In the last three years of the Donald Trump presidency, one country that has almost never been on his radar is India. Since Bill Clinton, every serving United States President has visited India; Trump, of course, notoriously passed on the opportunity to be chief guest at the Republic Day Parade. Has Howdy Modi, held in Houston on September 22, changed that?
A careful examination shows that given Prime Minister Narendra Modi can't deliver the multi-billion dollars arms and commercial deals that Gulf Kingdoms do, which translate into blue collar votes for Trump, Modi is smartly trying to cut out the middleman of the commercial deal and directly transfer votes to Trump. The question is will he succeed.
Let be clear about one thing — Trump has always been transactional. This isn’t such a bad thing per se, because past American Presidents could’ve been said to cede too much for the amorphous idea of America's manifest destiny and Trump is simply recalibrating something that had gone too far. Part of this transactional nature is also internal politics, which is to say jobs for the rust belt and large, visible orders for American industry translate directly into votes.
Take the case of Saudi Arabia and Qatar. His rhetoric against Saudi Arabia during the election campaign as shrill and uncompromising. Yet a $350 billion arms deal (over 10 years) turned Trump into the Sauds' best friend, and unsubtly hinted he would be training his guns on Qatar. Qatar responded with a $12 billion arms deal that took the heat off them.
India of course is in no position to place these large orders; the last big tranche having been defence purchases of military helicopters under the Obama presidency. India thought the usual route of substituting the esoteric for the tangible would work: offering flattery in lieu of deliverables through a Republic Day invite. Obviously Trump wasn’t falling for it. So Modi found the one area he could deliver tangibles and that was direct votes, without the intermediary of arms or trade deals.
The statistics are fascinating. While it was estimated that only seven per cent of Indian Americans would vote for Trump in 2016 as per the National Asian American Survey, a whopping 23 per cent ended up voting for him. Contrast this with Mitt Romney who managed to get 16 per cent of the Indian American vote and John McCain who in 2008 managed to get just eight per cent. Clearly there is a decisive shift to the Republican Party underway from the Democrats. Clearly the perception of Democrats turning virulently ‘Hinduphobic’ is one factor in favour of Republicans.
What Modi seems to be doing though is to accelerate the process. His slogan of ‘Ab Ki Baar Trump Sarkaar’ demonstrated to the Indian diaspora that Modi believes that India's interest are best served by Trump and the Republicans. Notice how the cheers at the event were much less for Trump than they were for Modi.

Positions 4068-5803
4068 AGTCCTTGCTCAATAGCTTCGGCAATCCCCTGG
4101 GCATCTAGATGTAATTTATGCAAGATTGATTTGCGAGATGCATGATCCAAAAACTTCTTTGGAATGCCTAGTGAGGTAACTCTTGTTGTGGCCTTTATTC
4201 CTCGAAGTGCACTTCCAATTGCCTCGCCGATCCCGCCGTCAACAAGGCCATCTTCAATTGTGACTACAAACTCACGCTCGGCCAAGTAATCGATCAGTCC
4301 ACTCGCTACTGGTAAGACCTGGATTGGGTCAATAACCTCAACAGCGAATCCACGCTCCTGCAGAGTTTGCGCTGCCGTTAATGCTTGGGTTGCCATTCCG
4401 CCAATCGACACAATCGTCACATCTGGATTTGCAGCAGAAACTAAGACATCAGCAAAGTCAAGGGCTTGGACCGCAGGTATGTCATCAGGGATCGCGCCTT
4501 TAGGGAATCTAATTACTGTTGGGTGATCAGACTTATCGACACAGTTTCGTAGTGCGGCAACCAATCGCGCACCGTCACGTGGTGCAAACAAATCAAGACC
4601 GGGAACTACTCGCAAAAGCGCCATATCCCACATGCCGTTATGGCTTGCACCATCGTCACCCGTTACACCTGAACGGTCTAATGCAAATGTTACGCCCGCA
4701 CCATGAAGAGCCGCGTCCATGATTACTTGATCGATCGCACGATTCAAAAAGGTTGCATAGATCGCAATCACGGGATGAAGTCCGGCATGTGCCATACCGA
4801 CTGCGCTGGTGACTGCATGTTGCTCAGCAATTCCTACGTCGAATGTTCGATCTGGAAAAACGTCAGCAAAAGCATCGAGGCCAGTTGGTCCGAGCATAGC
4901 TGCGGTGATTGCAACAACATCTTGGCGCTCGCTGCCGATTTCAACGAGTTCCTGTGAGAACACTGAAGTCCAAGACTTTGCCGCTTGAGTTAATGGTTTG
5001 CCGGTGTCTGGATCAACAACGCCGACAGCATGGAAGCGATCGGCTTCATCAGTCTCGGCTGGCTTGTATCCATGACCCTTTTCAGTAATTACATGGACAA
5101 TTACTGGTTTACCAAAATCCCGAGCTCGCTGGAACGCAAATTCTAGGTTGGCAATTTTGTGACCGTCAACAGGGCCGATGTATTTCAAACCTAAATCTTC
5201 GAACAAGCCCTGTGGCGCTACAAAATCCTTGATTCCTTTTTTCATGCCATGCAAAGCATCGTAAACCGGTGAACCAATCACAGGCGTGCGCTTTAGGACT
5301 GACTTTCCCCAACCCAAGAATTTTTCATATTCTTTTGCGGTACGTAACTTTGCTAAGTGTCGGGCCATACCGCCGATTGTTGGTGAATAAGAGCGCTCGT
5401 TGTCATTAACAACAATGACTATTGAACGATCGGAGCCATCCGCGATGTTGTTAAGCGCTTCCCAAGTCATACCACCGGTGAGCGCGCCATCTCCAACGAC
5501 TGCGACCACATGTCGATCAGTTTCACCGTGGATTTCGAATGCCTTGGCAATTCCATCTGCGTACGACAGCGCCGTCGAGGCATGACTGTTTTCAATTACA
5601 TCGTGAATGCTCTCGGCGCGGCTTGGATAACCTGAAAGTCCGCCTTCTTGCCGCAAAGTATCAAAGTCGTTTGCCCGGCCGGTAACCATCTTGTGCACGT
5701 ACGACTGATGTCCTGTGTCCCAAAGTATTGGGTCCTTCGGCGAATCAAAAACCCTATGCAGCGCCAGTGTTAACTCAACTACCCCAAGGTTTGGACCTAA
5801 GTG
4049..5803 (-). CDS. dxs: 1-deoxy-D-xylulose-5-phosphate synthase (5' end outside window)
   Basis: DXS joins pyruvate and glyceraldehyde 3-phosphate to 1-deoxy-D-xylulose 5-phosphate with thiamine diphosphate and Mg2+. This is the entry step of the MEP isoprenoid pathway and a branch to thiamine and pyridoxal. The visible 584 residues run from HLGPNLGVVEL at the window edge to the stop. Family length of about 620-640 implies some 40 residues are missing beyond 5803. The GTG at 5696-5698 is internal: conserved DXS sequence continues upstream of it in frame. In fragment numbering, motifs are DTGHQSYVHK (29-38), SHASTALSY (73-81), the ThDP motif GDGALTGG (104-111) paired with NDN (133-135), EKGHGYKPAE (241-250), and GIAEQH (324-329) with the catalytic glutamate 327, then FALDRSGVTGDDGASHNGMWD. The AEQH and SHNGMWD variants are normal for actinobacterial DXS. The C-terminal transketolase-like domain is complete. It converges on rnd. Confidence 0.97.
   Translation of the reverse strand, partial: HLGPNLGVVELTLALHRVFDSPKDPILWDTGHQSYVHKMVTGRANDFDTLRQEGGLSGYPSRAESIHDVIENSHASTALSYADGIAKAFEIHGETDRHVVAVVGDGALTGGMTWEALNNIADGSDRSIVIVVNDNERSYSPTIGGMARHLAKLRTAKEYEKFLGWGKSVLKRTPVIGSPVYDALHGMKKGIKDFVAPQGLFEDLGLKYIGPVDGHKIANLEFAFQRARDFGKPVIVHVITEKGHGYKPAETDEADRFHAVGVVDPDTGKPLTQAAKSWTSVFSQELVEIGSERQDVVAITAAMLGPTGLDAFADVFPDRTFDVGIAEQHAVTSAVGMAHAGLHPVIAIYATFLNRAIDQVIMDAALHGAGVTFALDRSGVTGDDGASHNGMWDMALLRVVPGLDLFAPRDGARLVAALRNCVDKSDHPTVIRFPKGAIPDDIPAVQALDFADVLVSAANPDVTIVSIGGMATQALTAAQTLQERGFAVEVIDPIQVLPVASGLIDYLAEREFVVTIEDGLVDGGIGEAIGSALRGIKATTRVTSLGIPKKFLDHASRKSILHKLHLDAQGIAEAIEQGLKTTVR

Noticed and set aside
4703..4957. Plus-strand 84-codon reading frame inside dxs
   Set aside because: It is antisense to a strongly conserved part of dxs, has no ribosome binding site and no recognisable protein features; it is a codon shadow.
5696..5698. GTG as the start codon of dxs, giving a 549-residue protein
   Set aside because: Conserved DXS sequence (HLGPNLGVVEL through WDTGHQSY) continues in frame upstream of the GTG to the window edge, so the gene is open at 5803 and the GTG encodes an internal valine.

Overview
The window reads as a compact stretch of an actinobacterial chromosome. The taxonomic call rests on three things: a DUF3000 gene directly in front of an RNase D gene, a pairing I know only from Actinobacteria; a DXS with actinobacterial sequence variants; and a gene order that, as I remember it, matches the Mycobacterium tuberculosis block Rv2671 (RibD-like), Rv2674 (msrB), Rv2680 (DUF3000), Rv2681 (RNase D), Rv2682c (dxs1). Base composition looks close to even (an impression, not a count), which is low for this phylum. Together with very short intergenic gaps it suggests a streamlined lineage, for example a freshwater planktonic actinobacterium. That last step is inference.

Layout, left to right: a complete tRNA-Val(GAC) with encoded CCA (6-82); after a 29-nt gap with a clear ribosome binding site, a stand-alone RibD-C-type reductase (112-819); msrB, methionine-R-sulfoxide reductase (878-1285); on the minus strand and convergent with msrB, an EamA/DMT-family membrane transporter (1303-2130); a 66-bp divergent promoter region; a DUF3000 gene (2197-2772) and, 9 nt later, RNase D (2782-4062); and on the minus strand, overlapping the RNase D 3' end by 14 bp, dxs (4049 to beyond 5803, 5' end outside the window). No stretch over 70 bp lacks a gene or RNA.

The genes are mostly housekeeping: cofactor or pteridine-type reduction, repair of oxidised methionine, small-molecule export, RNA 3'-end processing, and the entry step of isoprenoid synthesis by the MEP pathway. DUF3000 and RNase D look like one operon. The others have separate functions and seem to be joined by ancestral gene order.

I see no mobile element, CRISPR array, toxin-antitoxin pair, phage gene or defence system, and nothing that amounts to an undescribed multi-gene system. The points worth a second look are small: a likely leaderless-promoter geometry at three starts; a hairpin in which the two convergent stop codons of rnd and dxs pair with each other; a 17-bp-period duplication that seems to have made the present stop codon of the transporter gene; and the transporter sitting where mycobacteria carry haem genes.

What the Houston event was, was an initial softening of the Indian American population to Trump, to use an analogy, it was ‘marinating the meat’ before roasting it. The trends should slowly start becoming clearer over the coming months leading up to the elections how the marinating pans out. However if it pans out several things will be clear. First, that Pakistanis cannot place large orders with America, being dependent on US aid, nor can they ever transfer votes to Trump. Second, Trump will not soften his position on trade and other bilateral disputes with India over mere promises of vote transfer, he will need a demonstration of tangibility to do this. Third, Modi will have much work to do to increase the percentage of Indian Americans voting republican and; fourth, Modi is willing to visibly and demonstrably punish the Democrats for increasingly hostile positions taking hold of the Democrats.
This bring us to the end game. If indeed Modi manages to deliver a significant increase in votes to Trump, India will acquire significant leverage in his second presidency (which looks like a foregone conclusion given the abysmal state of the Democrats). This means the ‘softening’ of Trump will happen not during his first term but during his second term. However, if the vote transfer scheme fails, we will see more of the same, but the chances of Trump getting any worse with India are minimal.
As such, what Modi pulled off in Houston, was an extremely shrewd move, it maximised positives and minimised the negatives. It should not be seen as the end in itself, but merely the beginning of a process that will culminate in 2020, ensure a further blossoming of ties at best, or status quo at worst.Abhijit Iyer-Mitra is a defence economist and senior fellow at Institute of Peace and Conflict Studies, New Delhi. Twitter: @iyervval. Views are personal.